Board Certified Periodontist

71 – The Dental Practice Common Denominator

Hi and welcome, or welcome back. You are listening to the Perio Hygienist Podcast, a podcast for my fellow dentists as well as my colleagues in the dental hygiene community, as well as future dentists, hygienists, dental specialists, and anyone else who cares to listen.
My name is Ben Young, and I am a practicing periodontist working in San Antonio, Texas. This is Episode 70 and I have titled it The Dental Practice Common Denominator
This is the third in a series on communication in the dental office.
Two podcasts ago I said that the hardest part of periodontics is communication. This should be true across the board in any activity involving more than one person. Dentistry always involves more than one person because we deal in patient care.
The last podcast was about the strongest marketing tool every dental office has. It isn’t the website or signage, or TV and radio. It is how well the office team works together. And I believe this is so important that I described the whole thing as putting on a performance – and I personally think in terms of a play. There is a script. There should be rehearsals. And most important. Everyone on the team understands what performance mode is and when they are in it.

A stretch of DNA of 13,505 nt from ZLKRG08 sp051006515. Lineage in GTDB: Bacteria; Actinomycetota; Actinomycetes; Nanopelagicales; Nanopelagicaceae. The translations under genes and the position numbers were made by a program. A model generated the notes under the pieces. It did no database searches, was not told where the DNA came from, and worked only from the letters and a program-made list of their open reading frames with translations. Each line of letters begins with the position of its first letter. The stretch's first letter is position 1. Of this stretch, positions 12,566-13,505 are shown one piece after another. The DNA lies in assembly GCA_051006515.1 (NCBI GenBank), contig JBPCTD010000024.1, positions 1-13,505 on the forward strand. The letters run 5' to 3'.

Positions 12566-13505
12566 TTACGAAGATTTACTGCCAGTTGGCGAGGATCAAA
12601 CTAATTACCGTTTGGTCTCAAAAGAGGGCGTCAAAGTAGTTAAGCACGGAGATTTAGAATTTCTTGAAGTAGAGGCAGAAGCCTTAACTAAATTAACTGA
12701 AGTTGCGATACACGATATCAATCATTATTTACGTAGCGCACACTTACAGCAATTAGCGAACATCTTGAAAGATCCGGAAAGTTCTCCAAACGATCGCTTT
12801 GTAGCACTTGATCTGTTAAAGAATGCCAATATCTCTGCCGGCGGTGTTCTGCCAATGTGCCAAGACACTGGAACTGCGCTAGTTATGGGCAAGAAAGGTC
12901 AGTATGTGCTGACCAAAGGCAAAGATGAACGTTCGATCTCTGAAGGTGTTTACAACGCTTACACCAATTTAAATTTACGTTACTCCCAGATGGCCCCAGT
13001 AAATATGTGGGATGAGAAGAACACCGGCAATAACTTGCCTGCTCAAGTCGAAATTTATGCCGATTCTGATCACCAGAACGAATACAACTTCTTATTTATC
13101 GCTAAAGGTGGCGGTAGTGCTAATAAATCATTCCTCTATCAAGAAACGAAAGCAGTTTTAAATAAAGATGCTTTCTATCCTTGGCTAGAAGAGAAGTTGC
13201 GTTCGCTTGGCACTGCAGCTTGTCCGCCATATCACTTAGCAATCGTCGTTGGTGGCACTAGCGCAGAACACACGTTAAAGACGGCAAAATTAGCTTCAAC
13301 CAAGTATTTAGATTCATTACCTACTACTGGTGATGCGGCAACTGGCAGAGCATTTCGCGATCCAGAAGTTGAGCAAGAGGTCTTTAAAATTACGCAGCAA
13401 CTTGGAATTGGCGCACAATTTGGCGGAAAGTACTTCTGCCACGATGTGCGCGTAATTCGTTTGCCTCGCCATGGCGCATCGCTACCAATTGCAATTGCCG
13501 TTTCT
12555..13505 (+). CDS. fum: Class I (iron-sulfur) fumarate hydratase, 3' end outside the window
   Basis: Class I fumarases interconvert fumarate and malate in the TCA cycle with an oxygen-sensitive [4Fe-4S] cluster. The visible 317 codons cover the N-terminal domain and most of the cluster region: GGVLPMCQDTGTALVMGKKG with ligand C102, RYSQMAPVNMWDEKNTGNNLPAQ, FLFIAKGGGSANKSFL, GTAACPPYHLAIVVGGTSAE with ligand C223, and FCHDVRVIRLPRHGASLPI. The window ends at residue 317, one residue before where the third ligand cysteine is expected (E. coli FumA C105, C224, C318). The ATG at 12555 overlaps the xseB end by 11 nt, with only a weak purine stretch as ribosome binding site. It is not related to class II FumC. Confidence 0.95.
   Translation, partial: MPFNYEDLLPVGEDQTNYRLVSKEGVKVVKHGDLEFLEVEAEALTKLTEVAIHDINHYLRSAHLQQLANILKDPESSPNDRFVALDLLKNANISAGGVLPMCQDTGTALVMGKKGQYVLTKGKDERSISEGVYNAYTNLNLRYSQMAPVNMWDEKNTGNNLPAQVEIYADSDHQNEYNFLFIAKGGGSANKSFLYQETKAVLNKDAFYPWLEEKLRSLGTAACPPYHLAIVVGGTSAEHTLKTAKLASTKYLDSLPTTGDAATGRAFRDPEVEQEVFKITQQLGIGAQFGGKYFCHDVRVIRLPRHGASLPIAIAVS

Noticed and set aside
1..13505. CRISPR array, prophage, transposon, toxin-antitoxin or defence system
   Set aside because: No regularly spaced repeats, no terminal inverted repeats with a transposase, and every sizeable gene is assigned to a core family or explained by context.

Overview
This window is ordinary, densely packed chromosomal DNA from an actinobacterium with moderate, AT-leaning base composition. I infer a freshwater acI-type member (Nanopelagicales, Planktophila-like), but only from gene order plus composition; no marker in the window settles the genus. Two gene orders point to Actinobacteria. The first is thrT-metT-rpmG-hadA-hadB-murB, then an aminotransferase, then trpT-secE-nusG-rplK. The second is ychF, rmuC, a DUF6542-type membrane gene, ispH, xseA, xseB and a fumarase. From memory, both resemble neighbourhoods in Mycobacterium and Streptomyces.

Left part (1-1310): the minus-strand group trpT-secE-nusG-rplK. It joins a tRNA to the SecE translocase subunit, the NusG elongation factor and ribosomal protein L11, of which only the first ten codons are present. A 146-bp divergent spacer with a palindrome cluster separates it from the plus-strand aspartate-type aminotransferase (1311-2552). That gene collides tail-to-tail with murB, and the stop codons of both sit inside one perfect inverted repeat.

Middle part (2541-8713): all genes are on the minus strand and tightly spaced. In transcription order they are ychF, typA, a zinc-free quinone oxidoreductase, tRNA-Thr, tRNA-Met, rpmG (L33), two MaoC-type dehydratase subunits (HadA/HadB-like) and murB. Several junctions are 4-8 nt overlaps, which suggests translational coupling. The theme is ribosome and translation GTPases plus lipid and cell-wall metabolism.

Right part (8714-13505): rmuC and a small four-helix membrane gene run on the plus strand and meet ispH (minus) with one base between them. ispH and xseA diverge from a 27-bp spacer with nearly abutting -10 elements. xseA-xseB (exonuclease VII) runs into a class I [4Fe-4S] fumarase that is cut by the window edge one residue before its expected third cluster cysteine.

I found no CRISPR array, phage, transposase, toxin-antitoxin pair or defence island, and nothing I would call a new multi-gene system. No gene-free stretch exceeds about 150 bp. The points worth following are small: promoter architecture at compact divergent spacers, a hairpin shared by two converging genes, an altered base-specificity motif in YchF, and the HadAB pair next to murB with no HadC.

Today’s podcast is about the audience.
This is more than just the patient. It basically is everyone outside the team itself. The people who deliver supplies, those who work on the equipment, the salespeople, and most importantly, the patients and those who come with them to appointments.
It’s funny how easily this is forgotten, or even not understood.
To begin with, the default, knee-jerk, point of view is that everything is about me. The dentist thinks it is about him or her. The receptionist, likewise – all the way down the row. There can only be one right answer here – if you want a functional office environment. The common denominator is the patient – and future potential patients – which are all the others in the audience I described above. Here is how it works in communication.
If the dentist makes it about his or her ego – that everyone is there to service “The Boss,’ then there is dissension. Why? Because adults don’t like to be treated like children. Sure, people can be pressured to comply for a while. Sure, people will put up with a lot of misery to make sure they can support their families, but general subliminal vibes of happiness and contentment will not automatically be transmitted in ways that help patients feel safe and comfortable. Underlying unhappiness and tension drive patients away and seem to give them permission to act ornery themselves. If an employee is unhappy in the work environment, what makes a patient feel they will be getting good care?
Reverse the order and imagine a dental office where the dentist works tirelessly to please and be liked by the employees. Think of it like a hostage situation. This doesn’t work either. Happiness doesn’t come to a dental office just because the dentist tries to be nice, any more than it works at home where the children have complete liberty to do whatever they want.